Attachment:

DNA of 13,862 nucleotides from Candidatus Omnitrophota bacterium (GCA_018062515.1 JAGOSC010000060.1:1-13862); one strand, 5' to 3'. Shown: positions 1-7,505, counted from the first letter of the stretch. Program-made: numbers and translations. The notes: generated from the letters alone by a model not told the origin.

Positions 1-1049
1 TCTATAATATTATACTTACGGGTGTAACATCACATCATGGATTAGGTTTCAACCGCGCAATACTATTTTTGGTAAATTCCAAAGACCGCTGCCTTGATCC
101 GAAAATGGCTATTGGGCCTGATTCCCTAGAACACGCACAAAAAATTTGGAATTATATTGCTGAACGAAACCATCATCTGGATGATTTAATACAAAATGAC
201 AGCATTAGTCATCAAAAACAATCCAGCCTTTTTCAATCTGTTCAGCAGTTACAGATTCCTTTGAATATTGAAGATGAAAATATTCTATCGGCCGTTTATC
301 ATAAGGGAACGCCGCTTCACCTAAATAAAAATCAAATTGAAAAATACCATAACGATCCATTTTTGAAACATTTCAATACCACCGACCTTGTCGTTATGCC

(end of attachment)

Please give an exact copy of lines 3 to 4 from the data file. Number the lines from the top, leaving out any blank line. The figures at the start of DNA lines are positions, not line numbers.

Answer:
1 TCTATAATATTATACTTACGGGTGTAACATCACATCATGGATTAGGTTTCAACCGCGCAATACTATTTTTGGTAAATTCCAAAGACCGCTGCCTTGATCC
101 GAAAATGGCTATTGGGCCTGATTCCCTAGAACACGCACAAAAAATTTGGAATTATATTGCTGAACGAAACCATCATCTGGATGATTTAATACAAAATGAC